There are two poisons currently used for rabbit control in Western Australia - '1080 Oneshot' (sodium monofluoroacetate) and Pindone. They are usually added to oats or wheat which act as a bait for the rabbits.

1080 poison has been used in Australia since the mid 1950s. Every oat in 1080 Oneshot contains enough poison to kill three adult rabbits. The poisoned oats are mixed with plain oats and laid in a trail to attract the rabbits. To gain access to 1080, farmers must prove to the Western Australian Department of Agriculture that they have a rabbit problem and that use of the poison is unlikely to impact on native animals.

There are many advantages to 1080 poison. It is lethal to introduced species such as foxes and rabbits, but much less dangerous to native animals. 1080 is also water soluble so it does not last long out in the open, and "...there are over 20 species of bacterial and fungi that happily degrade 1080 - or use it for energy, and break it down into harmless by-products," says Dr Twigg.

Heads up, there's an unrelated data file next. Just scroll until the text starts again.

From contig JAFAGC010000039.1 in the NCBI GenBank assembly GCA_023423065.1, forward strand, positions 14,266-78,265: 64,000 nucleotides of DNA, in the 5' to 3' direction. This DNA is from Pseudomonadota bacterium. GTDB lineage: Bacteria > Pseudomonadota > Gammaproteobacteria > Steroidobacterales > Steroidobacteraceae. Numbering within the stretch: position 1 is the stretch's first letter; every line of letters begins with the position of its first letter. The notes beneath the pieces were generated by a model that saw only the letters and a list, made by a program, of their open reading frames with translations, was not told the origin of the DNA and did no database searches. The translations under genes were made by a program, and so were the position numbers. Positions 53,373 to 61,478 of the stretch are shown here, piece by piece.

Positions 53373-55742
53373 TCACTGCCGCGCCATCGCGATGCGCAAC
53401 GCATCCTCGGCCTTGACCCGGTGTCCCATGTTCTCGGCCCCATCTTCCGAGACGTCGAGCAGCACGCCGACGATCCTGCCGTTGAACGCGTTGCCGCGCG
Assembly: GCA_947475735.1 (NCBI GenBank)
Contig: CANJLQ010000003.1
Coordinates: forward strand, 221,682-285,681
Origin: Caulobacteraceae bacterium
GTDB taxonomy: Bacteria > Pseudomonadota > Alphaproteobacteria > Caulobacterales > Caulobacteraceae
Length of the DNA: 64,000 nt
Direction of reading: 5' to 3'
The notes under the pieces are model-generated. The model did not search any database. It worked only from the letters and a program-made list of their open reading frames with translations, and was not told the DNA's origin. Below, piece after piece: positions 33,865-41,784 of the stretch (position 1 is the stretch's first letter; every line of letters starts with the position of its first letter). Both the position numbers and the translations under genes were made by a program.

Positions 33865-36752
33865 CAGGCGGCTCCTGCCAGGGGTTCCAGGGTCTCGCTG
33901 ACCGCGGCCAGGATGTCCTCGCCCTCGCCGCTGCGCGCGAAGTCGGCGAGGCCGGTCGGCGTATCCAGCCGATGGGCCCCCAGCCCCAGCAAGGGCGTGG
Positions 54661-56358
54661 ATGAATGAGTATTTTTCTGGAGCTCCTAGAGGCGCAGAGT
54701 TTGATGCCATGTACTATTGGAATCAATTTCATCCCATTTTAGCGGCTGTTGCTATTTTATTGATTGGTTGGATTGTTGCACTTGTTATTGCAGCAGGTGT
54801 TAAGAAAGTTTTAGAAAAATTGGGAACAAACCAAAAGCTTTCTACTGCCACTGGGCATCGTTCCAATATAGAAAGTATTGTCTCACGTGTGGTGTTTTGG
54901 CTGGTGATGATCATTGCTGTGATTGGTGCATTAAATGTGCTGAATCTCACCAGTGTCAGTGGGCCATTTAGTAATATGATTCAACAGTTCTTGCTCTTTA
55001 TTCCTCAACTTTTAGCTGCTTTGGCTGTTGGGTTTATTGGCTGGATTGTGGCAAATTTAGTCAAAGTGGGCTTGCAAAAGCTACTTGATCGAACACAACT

Pindone is the other poison available for rabbit control, which has been in use since 1984. As Dr Twigg explains: "This was developed because at the moment we don't have an effective antidote to 1080 so you're not allowed to use it in built up or urban areas. The poison we use there is Pindone. Or, because 1080 is very water-soluble and easily leaches out of the bait, we use Pindone if people are controlling rabbits over a period where rain is forecast."